VVS14 Analysis: Glenn Beck, Mark Levin Try to Quell Christian Right Neo-Confederates

The Christian Right’s annual trade show, Values Voter Summit, is a good place to check the vital signs of the movement that is often—and wrongly—declared dead or dying. And this year’s conference offered a peek into the struggle by Christian Right leaders to tamp down the Neo-Confederate and secessionist ideology growing in, and threatening to break, their ranks.

Right-wing media personality Glenn Beck holds up The Bible and Rules for Radicals at VVS14

Right-wing media personality Glenn Beck holds up The Bible and Rules for Radicals at VVS14

Some critics tend to cast the Christian Right movement as monolithic, when in actuality it has always been at just as fractious and dynamic as it has been powerful and influential. And yet, its considerable successes are sometimes obscured by its leaders’ perennial fear that they may ultimately fail to “restore” their notion of the Christian Nation—and that an evil darkness will fall upon the land. (Yes, much of the public rhetoric at the Values Voter Summit was that prosaic.)

But a deepening shadow of doubt has crept across the Christian Right’s vision of a shining city on a hill since at least 2012 election. Some leaders of the Religious (and non-religious) Right are revealing their loss of faith in American nationhood, and are turning to Neo-Confederate alternatives, including support to secede from the Union (including by some candidates), and a movement to nullify federal laws, regulations and court decisions—all with the full understanding of the political tensions and violence that would likely accompany most of these efforts.

This Neo-Confederatization of elements of the political and Religious Right is such a problem that the State Policy Network of business/libertarian think tanks, (which work in close coalition with the American Legislative Exchange Council (ALEC)) issued a PR manual in 2013 which urged members to avoid language that smacks of “extreme views,” advising: “Stay away from words like radical, nullify, or autonomy,” and especially “states’ rights.”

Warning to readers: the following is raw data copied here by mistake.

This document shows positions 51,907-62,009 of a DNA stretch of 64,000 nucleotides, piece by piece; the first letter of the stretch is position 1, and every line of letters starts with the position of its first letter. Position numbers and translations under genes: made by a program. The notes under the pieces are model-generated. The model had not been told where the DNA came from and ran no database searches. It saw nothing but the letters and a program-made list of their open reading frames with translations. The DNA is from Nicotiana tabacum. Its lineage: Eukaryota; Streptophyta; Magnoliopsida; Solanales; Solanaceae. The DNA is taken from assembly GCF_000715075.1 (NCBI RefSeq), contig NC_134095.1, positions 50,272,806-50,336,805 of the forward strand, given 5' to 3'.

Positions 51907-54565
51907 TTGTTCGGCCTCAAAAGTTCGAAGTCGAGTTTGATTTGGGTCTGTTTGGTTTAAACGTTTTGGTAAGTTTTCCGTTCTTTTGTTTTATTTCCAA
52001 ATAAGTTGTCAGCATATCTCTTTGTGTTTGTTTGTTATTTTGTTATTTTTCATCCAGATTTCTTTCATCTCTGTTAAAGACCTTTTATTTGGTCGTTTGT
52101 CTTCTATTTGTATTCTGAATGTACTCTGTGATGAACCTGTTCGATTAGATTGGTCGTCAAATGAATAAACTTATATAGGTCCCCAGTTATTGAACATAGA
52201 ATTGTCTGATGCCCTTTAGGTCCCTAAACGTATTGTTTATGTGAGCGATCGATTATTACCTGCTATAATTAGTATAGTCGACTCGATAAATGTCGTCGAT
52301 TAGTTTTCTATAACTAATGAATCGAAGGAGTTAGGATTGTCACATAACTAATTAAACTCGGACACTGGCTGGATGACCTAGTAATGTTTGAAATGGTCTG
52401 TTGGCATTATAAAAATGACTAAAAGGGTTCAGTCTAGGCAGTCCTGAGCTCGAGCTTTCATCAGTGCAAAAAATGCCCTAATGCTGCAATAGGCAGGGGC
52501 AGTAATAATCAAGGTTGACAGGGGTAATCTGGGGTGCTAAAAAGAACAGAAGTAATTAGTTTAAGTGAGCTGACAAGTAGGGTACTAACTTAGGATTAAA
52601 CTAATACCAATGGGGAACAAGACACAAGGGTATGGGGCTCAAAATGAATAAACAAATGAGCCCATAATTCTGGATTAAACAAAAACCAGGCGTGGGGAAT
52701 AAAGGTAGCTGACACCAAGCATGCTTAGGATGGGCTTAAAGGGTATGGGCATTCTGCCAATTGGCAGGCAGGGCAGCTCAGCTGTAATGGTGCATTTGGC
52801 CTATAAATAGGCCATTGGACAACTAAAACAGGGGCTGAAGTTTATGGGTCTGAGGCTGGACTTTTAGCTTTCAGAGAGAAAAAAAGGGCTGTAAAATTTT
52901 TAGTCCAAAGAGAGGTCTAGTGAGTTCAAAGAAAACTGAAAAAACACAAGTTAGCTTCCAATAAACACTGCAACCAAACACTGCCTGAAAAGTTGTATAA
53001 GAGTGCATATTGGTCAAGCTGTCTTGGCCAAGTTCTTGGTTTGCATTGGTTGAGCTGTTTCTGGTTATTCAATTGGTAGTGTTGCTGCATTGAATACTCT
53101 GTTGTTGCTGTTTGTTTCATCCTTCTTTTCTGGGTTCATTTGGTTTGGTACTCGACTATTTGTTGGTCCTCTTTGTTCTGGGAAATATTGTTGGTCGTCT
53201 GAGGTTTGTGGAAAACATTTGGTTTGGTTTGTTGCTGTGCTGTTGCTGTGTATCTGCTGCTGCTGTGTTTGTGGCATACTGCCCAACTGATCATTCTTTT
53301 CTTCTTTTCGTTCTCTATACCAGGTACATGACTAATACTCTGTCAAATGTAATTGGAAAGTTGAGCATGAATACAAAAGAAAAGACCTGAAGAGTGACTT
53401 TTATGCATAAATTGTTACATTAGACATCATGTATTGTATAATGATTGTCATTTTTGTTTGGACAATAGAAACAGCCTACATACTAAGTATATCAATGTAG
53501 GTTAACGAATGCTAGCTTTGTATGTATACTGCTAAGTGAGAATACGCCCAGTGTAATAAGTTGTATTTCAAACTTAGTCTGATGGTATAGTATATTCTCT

At the Values Voter Summit, we saw a continued effort to hold the fractious Christian Right movement together, and sharp warnings to those who are considering or turning to these Neo-Confederate options. All of which suggests that the leaders may be more worried about their cohesion than meets the eye.

But rather than deliver the main message themselves, the conference leaders left it to popular, non-evangelical co-belligerents: New York right-wing radio host Mark Levin, who is Jewish, and Mormon right-wing broadcaster Glenn Beck.

Tony Perkins, president of the Family Research Council, staged a conversation with Levin during a conference plenary which offered some thoughts about how to proceed in the face of Christians being “silenced,” and their religious freedom being “under assault” from so many directions.

Perkins observed (at about 17:30 in the YouTube video) that President Obama has described Islam as a religion of peace, and that the problem we have with Islam is not just far away but right here at home.

“How can we fight an enemy,” Perkins asked, that “transcends not only our international foreign policy but our domestic policy. We are at risk here at home, and we cannot come to the point where we can truly speak the truth because political correctness has basically blinded us to that truth.”